Confessions Of A Parent

The first six weeks of school had passed and I was a bit annoyed going into my parent/teacher conference. I had a million things on my plate and this was one of the “must do’s” that I simply did not have time for. But I made time.  So there I was standing outside the door of my son’s 3rd grade classroom. His teacher this year is a no nonsense woman and she holds nothing back. Did I say nothing? She holds less than nothing back! She hit me right between the eyes with the fact that my son may have some learning issues and launched into her examples while I sat there stunned. I am not even sure what she said after the first 10 minutes. I just sat there, staring into space and trying to digest it all. She suggested I get some testing done on him. I stumbled out of her room in a state of shock and immediately went into panic mode. I sat there in my car for about two minutes and then the tears began to fall. I felt helpless, just an overwhelming sense of helplessness! What was I going to do to help my sweet baby boy?

About 5 minutes into the tears, the single mom in me kicked in…..I dried my tears because I simply did not have time for a pity party at the moment and I had work to do. My background is in child care and I have worked at several private schools in my past and even took a contract position as a Director of Admissions at a special needs school. So…… I began to call places that I knew of. I knew the testing and diagnosis process. I have even held parents hands while their children were being tested. But to my horror and dismay, everyone was booked for 6-12 weeks out.

Frustrated as all get out, I called two very close friends, both have special needs children. Both have cried on my shoulder about services and testing.  A part of me felt so guilty making the call. My son was not in a wheelchair or carrying a diagnosis and stigma. But I still called. And I spilled the beans to each one of them. And as I did, the light at the end of the tunnel came on. They do not know each other but they both said, “You can do this!”; “This is a world you know how to navigate.” And you know what? They were right.  Over the next few hours I prayed and asked God for guidance and then I took out my phone again and began to look for resources and contacts that could help me in less than 6-12 weeks. The next call I made was to Betsy De Vega, owner of The Knile Center. We texted back and forth for a few minutes and in the end I set an appointment for 3 days later. I then gathered myself together and called my son’s father and calmly told him what was going on.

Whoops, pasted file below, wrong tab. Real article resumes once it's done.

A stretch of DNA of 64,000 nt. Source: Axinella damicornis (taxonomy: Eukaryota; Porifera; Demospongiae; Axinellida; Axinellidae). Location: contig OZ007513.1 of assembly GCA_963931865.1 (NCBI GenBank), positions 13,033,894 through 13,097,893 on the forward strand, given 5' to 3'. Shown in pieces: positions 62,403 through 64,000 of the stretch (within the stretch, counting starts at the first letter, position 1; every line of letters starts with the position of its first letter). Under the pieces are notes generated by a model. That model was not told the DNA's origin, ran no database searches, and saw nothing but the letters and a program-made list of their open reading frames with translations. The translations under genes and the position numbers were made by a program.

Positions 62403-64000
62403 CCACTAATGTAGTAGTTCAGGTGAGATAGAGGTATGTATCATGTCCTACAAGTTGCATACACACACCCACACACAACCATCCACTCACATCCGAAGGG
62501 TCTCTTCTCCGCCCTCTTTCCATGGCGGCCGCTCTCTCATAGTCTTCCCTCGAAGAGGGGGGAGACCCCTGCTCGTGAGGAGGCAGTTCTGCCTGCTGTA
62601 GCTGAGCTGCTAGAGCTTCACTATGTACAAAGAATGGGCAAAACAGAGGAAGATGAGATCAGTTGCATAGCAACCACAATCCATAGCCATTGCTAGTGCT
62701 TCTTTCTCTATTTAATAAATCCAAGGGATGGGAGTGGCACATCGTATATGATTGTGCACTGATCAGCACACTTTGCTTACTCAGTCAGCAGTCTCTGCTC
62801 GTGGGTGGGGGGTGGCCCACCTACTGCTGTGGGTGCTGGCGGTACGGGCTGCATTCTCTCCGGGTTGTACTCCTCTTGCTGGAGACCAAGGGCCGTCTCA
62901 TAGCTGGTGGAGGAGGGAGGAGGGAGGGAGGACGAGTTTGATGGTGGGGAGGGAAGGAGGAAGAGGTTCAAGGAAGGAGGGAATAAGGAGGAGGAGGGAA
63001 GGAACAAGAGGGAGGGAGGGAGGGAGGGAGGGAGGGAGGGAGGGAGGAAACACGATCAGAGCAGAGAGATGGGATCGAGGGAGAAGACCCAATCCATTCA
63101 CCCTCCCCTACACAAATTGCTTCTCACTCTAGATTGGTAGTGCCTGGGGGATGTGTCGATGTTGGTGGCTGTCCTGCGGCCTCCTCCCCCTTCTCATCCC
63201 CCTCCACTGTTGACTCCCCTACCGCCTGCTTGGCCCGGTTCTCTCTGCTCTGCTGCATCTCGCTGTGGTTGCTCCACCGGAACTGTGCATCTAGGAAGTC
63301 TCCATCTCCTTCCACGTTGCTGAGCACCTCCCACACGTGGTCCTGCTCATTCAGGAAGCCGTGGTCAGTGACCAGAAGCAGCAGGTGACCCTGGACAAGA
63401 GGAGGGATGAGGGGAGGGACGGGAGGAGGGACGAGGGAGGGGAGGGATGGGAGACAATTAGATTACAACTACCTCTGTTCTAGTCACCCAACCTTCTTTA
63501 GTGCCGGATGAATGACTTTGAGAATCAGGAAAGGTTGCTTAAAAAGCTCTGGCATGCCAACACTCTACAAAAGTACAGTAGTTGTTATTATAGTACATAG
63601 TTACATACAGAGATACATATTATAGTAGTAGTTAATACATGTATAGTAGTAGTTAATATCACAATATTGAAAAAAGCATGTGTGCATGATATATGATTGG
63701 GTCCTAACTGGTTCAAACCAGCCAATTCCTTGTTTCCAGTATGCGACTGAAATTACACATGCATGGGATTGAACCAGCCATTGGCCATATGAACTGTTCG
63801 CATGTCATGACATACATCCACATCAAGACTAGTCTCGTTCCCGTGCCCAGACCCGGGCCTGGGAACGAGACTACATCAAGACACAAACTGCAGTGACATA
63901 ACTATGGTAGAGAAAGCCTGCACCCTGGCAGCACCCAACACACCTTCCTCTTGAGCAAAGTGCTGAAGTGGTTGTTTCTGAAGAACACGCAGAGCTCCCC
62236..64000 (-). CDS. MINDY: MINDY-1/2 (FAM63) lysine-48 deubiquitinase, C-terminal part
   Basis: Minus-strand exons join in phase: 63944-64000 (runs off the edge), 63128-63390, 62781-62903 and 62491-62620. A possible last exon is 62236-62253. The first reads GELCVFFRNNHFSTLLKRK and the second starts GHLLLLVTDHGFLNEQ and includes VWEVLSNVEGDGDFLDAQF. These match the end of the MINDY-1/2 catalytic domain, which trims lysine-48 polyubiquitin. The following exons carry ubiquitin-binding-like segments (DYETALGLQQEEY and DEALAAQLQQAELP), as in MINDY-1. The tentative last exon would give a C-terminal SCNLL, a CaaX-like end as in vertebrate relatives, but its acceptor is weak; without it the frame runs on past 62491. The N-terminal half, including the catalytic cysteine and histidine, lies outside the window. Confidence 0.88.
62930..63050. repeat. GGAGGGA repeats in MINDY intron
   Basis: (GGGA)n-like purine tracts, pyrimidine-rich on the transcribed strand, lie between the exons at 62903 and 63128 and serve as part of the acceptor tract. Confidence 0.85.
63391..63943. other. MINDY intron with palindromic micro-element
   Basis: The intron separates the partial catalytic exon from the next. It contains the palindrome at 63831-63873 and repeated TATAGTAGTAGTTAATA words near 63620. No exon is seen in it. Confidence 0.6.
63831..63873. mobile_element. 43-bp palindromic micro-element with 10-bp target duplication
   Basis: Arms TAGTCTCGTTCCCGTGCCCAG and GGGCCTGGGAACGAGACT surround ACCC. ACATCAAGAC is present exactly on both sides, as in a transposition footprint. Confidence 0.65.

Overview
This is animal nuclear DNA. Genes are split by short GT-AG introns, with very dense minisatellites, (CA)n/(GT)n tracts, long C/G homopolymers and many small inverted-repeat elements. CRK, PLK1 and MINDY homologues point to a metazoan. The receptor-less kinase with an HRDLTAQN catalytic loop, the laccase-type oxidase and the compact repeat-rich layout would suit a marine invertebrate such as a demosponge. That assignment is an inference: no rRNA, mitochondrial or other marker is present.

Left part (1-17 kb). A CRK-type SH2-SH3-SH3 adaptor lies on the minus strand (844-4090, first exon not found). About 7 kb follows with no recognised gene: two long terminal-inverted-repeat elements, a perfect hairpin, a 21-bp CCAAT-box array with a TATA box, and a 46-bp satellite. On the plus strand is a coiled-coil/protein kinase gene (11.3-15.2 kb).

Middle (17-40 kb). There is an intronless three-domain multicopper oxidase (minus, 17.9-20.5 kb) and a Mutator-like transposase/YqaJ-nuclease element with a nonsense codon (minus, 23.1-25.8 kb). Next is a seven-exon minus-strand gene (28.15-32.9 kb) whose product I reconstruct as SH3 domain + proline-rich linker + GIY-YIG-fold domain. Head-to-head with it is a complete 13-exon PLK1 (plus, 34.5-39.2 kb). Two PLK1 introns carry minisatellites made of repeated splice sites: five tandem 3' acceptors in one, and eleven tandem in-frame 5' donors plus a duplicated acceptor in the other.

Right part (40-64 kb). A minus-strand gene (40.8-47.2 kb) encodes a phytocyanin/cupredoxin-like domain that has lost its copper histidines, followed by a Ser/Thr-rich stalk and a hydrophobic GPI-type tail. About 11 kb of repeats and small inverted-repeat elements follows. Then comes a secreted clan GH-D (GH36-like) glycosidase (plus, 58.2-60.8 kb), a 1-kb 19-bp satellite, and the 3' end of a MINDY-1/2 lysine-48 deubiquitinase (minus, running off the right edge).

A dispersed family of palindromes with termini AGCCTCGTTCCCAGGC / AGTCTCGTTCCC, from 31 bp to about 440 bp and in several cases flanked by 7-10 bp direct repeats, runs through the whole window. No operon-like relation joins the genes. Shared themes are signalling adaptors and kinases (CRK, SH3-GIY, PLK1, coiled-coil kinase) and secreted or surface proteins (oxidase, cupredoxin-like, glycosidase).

3 days later, we walked into the Knile Center’s new location in Sugarland and we were greeted by her friendly staff and made to feel at home. My son loved the place immediately and I knew he was relaxed. I am not sure if it was because his father and I were with him (he loves that) or he was out of school early or what but I could tell that he was calm and there was no sign of him being anxious.

Betsy came out and greeted us warmly. Then she got down to my son’s eye level and explained to him that she would talk to mom and dad first and then she would come out and get him. We went in and voiced our concerns with her and she walked us through what she would be testing him on and reassured us that it would all be ok. Then it was our son’s turn. We paced for an hour while he tested. We did not talk to one another.  We were literally on pins and needles the entire time. The office staff just smiled and offered drinks and assured us that the testing time was normal and all was well. But when it is your kid behind closed doors, nothing seems right, nothing sounds right and no one can seem to reassure enough to relax you. We both let out a sigh of relief when he came out and Betsy asked us to come back in. I handed my son my phone so he could play games while we talked to Betsy.

What she told us was no surprise. First I cried and in a few moments we were all crying. Most of the tears, at least for me were relief. Unknowns are hard for any human being and unknowns about your children are especially difficult to digest. While our son had some weak areas she did not see any “Red Flags” as she calls them.  His father and I continued to cry as she laid out a plan for us to help our son cope with his weak areas.

I will never forget as long as I live the compassion and love in Betsy DeVega’s eyes as she spoke with us. “No child is perfect she said and 3rd grade is the hardest year of all.” There was such sincerity in her voice. As a parent who came for guidance and testing, what I appreciated more than her ability to pin point issues and the thoroughness of her testing was the care and concern she showed us as parents.

If you are the parent that just found out that something may be wrong or you are feeling that sinking feeling in the pit of your stomach that there may be an issue call the Knile Center. Betsy has over 20 years of experience in assessing children and working with them one on one or getting them the help they need to be successful. The Knile Center stands alone in the Houston area as a school for non-traditional students and excels at turning learning issues into successes. Parents, education coaches, and students all have something great to say about the approach the center uses to open the door to a love of learning for the students.